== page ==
“Biologically, she’s a woman,” she says. “I really do believe that. I trust science. I know that probably more studies need to be done about nearly everything in this world, but I do believe that biologically Fallon is a woman, and if she were in my weight class, I wouldn’t have a problem fighting her at all. … I tend to believe that the best technique wins.”

However, Kedzie continues, if nothing else it would have been good manners if Fox had disclosed her trans status beforehand, though she believes the desire for secrecy on a subject that has proven so inflammatory is certainly understandable. Other females at Kedzie’s gym she’s talked to don’t share her willingness to fight a trans woman, she says, and she respects their right to choose whether or not they would.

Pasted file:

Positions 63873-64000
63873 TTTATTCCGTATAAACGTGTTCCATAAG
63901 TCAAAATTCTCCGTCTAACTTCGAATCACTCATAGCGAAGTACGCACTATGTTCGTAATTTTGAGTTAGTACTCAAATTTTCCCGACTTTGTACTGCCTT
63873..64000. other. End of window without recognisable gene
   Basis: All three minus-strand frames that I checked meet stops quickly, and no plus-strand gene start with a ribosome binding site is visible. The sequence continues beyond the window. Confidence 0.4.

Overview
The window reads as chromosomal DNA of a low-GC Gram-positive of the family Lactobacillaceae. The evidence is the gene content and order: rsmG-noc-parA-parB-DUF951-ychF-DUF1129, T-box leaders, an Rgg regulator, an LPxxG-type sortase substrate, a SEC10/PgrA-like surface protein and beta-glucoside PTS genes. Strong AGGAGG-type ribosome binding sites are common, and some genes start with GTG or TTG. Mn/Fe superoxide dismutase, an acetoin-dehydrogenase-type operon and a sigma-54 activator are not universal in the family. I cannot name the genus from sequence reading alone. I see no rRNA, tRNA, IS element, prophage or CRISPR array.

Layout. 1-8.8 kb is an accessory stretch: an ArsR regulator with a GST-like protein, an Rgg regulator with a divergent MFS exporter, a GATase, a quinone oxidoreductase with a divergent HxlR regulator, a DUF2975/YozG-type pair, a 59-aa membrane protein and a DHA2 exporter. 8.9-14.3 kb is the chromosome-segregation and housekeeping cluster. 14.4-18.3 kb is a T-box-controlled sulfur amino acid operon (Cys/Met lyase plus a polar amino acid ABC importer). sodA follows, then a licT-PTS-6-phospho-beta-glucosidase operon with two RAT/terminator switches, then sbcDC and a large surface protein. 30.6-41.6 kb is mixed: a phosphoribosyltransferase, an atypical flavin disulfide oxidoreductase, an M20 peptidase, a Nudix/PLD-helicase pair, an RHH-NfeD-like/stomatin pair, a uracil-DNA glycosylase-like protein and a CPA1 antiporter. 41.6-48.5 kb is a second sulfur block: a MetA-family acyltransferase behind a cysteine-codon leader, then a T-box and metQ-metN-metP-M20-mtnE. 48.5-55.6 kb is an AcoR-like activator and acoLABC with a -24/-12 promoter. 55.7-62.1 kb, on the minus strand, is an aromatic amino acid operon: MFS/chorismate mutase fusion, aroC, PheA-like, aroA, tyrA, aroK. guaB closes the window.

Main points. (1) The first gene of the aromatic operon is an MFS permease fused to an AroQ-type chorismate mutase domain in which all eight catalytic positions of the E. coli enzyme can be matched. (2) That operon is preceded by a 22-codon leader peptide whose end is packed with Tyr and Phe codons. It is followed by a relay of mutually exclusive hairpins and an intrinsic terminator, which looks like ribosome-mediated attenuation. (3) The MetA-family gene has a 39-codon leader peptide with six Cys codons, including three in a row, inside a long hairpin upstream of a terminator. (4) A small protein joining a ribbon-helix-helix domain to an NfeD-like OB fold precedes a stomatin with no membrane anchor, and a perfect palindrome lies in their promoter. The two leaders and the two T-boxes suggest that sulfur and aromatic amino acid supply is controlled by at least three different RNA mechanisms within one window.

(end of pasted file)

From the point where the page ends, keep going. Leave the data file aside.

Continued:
Count Invicta Fighting Championships strawweight champion Carla Esparza among those who wouldn’t.

“I don’t think that a transgender person who is now a female is unbeatable, but I definitely think they have an unfair advantage,” Esparza says. “Especially someone who was a man during the puberty years, that’s when you become who you are. They develop their bone structure for three years after women do. … They have a different muscular structure. You can’t take everything away.”

To be comfortable with the idea of trans women fighting as women, Esparza says she would have to see more objective studies, not research conducted by trans advocates or doctors who make money treating trans patients.